*                                   *                                   *

 

            The sun was sinking low in the nearly cloudless sky, a nearly perfect afternoon, neither too hot nor too cold. Summer’s end was approaching, the kiss of autumn was in the air. A good day to die, thought Kerland Rodo with a grim smile. He lay in the bottom of the rowboat, feeling the motion of what had once been the captain’s gig of the vaunted corsair Red Wind as the survivors of his inner circle rowed down the River Tranquodius. His closest friend, Cintas Tolsever of the Woodland Elven, was busy trying to Heal him, but Rodo knew his friend’s efforts would be in vain. No, Kerland Rodo was dying and he knew it, and the thought didn’t distress him quite so much as he thought it might have. For a 39-year-old man, he felt very old and tired but he had been feeling that way the past year, as the Black Fleet with their thrice-damned Plaguebringers had closed in on him. All of his skills and cleverness had been devoted to evading the wrath of the Spider Queen; he had been of little use to the suffering people of the Westmarch. Of course, fighting a hopeless war against the forces of darkness will tire a man out some. The thought brought a slightly ironic grin to his once-handsome face, now pale and blood-streaked.

            His gaze turned to the southwest. The plume of smoke that marked the final resting place of his beloved Red Wind was still visible in the distance, which brought a pain to his heart much sharper than that of any of his wounds. Rodo sighed. All things must end, and he had known all his life that his end would come sooner rather than later. An oracle in the Island Kingdom of B’Landes had foretold it.

            Wearily, Rodo raised his head. “Cintas my friend. Did the circle…” he coughed, spitting up a trickle of blood that Cintas didn’t fail to notice. “Are they here? Where is Quinn Goodreaux? I do not see him.” The elf answered gravely. “Dead. A rock troll stove in his skull as he protected our escape.”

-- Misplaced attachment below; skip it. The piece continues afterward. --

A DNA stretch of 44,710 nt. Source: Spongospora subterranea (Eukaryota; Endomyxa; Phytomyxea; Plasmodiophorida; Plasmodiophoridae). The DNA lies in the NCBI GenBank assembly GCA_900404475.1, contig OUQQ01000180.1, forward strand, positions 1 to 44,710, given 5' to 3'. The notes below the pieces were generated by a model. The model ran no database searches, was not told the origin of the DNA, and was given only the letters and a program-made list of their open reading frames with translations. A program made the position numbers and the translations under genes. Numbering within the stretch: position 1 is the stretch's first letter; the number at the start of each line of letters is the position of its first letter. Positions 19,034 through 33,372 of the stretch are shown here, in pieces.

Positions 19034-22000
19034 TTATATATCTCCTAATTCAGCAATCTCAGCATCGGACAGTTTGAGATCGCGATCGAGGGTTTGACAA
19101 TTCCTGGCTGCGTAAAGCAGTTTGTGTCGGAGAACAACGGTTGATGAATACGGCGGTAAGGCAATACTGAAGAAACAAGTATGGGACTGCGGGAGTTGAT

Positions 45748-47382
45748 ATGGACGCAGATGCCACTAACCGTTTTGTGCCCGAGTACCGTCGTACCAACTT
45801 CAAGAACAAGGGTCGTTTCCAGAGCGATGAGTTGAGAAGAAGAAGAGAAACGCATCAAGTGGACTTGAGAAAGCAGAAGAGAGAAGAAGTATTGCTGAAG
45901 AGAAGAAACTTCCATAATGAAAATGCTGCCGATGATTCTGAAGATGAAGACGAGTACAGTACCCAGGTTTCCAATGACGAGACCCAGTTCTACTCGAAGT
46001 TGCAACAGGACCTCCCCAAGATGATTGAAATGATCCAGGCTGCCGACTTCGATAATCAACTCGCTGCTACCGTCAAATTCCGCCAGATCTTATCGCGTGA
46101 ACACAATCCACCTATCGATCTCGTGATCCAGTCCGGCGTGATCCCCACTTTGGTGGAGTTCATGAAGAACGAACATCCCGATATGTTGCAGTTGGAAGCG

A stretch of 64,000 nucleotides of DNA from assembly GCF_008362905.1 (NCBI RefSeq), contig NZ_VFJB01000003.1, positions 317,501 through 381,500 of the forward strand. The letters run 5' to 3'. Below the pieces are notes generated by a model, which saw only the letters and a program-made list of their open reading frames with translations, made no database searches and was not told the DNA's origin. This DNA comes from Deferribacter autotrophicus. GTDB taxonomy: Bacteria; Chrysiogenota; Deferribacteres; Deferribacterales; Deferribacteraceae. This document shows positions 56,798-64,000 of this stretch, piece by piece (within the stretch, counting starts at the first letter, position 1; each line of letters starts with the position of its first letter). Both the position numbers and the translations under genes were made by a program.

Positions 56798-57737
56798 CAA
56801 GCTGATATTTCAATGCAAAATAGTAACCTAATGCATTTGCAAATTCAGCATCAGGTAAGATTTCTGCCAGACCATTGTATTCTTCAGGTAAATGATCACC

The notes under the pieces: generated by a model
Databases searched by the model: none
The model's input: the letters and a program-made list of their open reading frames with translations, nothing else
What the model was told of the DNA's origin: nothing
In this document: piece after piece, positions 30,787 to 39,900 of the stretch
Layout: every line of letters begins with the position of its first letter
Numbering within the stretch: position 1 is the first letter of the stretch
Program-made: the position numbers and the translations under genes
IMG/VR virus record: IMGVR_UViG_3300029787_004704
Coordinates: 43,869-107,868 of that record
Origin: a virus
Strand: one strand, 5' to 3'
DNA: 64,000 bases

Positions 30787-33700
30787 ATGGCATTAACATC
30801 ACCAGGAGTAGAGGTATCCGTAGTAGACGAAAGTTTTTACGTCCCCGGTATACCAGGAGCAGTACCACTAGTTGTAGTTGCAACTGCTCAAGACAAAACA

“And Fortunato? I do not see him either.”

            Cintas’ voice was quiet. “Also slain.” He paused, almost unwilling to say the words that must follow, but he knew his captain had to be informed. “By mortisvag blade.”
            Rodo sank back, letting out a groan, although he had never yet made a sound despite horrific wounds. The sound was part grief for his friend, but part realization that his worst fear had come to pass. “Ahhhh, Gods. Then his soul has gone into the darkness. By nightfall, his corpse will belong to the Spider Queen and the Army of the Underground will come to our very doorstep with the undead Fortunato at its head.” Cintas nodded sadly, his handsome face composed as befitting his Elvish heritage but his eyes showing the great pain in his heart. At least, Rodo thought he saw it. The dying may see things not as they were, but as they wanted them to be. Cintas was as stoic as any of his race, but Rodo knew that the elf was as aware as he what would happen if the Queen were to find what was hidden in the Cavern. If Kerland had the strength, he himself would have been screaming in frustration. So much had been sacrificed and it would all be for naught if the Spider Queen looted his caverns. His lair was a labyrinth filled with traps but eventually she would find it. It was inevitable now. If he could have cried, he would have.

            All at once, what he had to do came to him as if whispered to him by some merciless God. He shuddered and felt his body chill. Cintas, seeing this, threw a blanket on him, misinterpreting the significance of his horror for pain. The pain of his wounds paled besides what he must now endure. He closed his eyes and shuddered. Oh Gods, the burden that he had to bear; this was too much.

            When he spoke again, his voice was barely a harsh whisper. Rodo was finding it more and more difficult to speak. “The Orb must not be taken. We cannot allow it. The Mer…?” Cintas shook his head. “They suffered terrible losses, my Captain. Barely a hundred survive, not much more. They could possibly stand a few moments against the might of Ur Bathog, but no longer. They would be wiped out in a matter of minutes, and the Queen would still possess what she has sought for so long. It may be that we must attempt to destroy the Orb.”

            Rodo opened his eyes then. He seemed strangely peaceful, Cintas thought, but the steel that had made him a formidable captain was still present. The dying man turned his gaze to the elf. “We do not know that we can destroy the Orb, Cintas. We also do not know that in destroying the Orb, we may be achieving the very thing the Spider Queen is after. We must also remember the prophecy. A warrior, the Lost Child, will find it. His son, the Statesman, will protect it and the son of his son, the Great King, will at last use it to banish Darkness forever. We cannot destroy it, Cintas. We must not.”

 “What do you suggest then, Captain Rodo? We can remove it from the Cavern…find a place of safety for it.”